The first challenge was the speed in which we had to re-brand the business. We did about 112 stores in a two-and-a-half week period. But what has perhaps been the biggest challenge is taking over a credible brand such as Virgin Megastores, and not knowing what the consumer reaction would be. Thankfully, looking at the like-for-like sales and our traffic flow, the reaction has been extremely positive. So we are delighted.
Has your games offering performed above expectations?
Yes it has, significantly. Games now account for 30 per cent of our total sales and the like-for-likes have been incredible. We communicated to you a while ago that we were looking to grow our gaming space, and we’ve delivered that, and now the growth has been nothing short of phenomenal. We’re absolutely delighted and even a little bit stunned by our performance.
Upon saying that, we have still got a long way to go and we are not going to be complacent. We will increase gaming space again next year, and we have just finished our Game Zone in our Oxford Street store. The whole Zone looks unbelievable, and we’ve had great support from the likes of Nintendo, Sony, Xbox and EA.
Our commitment to games is 100 per cent, and our conference in two week’s time will be our biggest games conference to date. Now I’m looking forward to next year’s results.
Are games bigger than music?
Yes, games is our number two format and is catching up with DVD quickly. If Blu-Ray progresses as well as the industry expects, then it may be difficult for games to catch DVD in total. But it’s a nice battle to have to worry about.
You mentioned in your report that Blu-Ray sales rose 300 per cent this year. Was the PS3 a factor in this?
Certainly, it was a massive factor. The PlayStation 3 is our biggest selling Blu-Ray device, and we include Blu-Ray DVDs in our console bundles. So the PS3 has been a big influence in the format’s success, and that is sure to continue going forward.
Do you see a time where you would become a games specialist instead of a multi-retailer?
I’d like to think that we are a long way down that road now, especially if you look at our space, our offers and the depth of catalogue that we stock. If you compare some of our stores against a GAME, then we have a bigger range.
Of course not all our staff are dedicated to games, but if you went to a lot of our stores now, a big proportion of them are purely selling games. If GAME is the games specialist, then I like to think that our offer is a specialist offer.
HMV has expressed interest in the pre-owned market. Is that something that interests you?
Not at this moment. We don’t see pre-owned as a key strategy for 2009, but I would never say never. It certainly has its opportunities but it also has its complications. I’d have thought the time taking up swapping games could really hurt HMV during the key Christmas period.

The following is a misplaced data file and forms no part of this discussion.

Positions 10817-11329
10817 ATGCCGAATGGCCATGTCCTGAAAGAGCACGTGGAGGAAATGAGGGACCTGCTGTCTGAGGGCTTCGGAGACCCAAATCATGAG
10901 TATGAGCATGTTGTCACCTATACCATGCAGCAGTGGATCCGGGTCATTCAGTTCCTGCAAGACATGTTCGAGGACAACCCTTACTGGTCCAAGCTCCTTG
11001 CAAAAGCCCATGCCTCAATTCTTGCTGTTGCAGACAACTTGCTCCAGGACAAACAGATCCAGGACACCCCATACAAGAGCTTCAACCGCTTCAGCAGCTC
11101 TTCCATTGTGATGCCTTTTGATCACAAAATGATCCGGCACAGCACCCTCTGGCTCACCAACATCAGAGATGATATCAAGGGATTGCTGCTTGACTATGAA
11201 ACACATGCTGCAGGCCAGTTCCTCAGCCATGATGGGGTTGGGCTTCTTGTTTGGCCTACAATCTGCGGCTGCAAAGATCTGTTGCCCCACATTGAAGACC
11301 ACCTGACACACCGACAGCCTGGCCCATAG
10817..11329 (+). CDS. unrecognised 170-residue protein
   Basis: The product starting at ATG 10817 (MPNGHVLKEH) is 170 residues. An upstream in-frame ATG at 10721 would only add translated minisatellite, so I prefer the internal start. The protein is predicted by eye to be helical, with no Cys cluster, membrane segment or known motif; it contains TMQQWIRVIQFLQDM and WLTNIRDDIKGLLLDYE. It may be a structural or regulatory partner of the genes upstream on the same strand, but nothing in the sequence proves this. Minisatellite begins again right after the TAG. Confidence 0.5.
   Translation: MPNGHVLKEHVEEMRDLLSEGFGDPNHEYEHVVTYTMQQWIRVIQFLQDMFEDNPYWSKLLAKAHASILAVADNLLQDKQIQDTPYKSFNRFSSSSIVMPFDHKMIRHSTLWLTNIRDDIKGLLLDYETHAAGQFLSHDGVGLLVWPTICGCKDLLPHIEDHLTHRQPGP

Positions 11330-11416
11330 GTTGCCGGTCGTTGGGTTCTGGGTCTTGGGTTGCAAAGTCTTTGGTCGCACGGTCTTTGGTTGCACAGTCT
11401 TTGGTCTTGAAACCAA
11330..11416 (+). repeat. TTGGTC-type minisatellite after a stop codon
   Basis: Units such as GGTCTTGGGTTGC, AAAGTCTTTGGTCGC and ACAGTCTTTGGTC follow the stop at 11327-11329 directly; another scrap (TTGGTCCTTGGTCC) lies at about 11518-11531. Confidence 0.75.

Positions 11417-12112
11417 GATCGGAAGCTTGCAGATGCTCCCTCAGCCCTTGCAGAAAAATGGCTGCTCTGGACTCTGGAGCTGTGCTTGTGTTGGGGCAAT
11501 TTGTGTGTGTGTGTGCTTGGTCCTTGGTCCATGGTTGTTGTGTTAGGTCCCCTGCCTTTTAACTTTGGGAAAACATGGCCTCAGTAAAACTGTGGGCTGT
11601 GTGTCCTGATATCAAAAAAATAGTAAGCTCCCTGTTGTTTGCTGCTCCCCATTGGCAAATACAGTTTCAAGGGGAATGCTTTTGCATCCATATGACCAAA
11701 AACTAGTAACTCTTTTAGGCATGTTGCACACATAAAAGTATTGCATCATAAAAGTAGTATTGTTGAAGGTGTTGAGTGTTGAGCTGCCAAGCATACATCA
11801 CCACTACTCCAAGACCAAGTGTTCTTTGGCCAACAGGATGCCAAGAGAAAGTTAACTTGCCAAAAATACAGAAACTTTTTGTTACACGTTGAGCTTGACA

Are you looking at the digital download market?
We’re going to announce our digital plans at our conference in a week’s time. So we have plans and you’ll know all about these in due course.
You plan to open five to ten stores every year for the next three years. Are you confident of achieving this?
HMV has 250 stores in the UK, and we only have half that. So there are a lot of key cities and shopping centres where there isn’t a Zavvi. But we’re also looking at stores we can re-site, which will make up some of that five to ten.
What do you expect to be the biggest video game and console this coming Christmas?
As hardware goes, Wii and DS will be our numbers one and two. PS3 and Xbox will be fighting to compete, but I can’t see either of those selling more than Nintendo’s consoles.
In terms of software, LEGO Batman has incredible appeal and will do phenomenally well, Bond is very interesting, Guitar Hero, Pro Evo and Gears of War 2 will obviously do well, and then the likes of Brain Training will also be up there.
Considering the amount of DS units being sold, Brain Training will be an ideal purchase for the gifting period. As far as the race to number one goes, I’ll stick my neck out and go for FIFA ‘09.
Are there too many games coming up? And is price cutting a concern?
There could be price cutting certainly, and maybe there are too many titles. I think it’s best to see what each publisher has planned for each title and then make sure you back the right one. What Nintendo has planned is very exciting, and it’s important for us to back their products with the right space and excellent merchandise. That way we can reap the rewards of what will be an exciting marketing campaign,.
Are you looking to introduce more Game Zone centres, like the one in Oxford Street?
Interactivity is very important to gaming, and we’ll be looking at increasing the amount of pods we currently have. We’re constantly looking at making sure our customer has a great experience, and our new Liverpool store will have our biggest games department outside of London.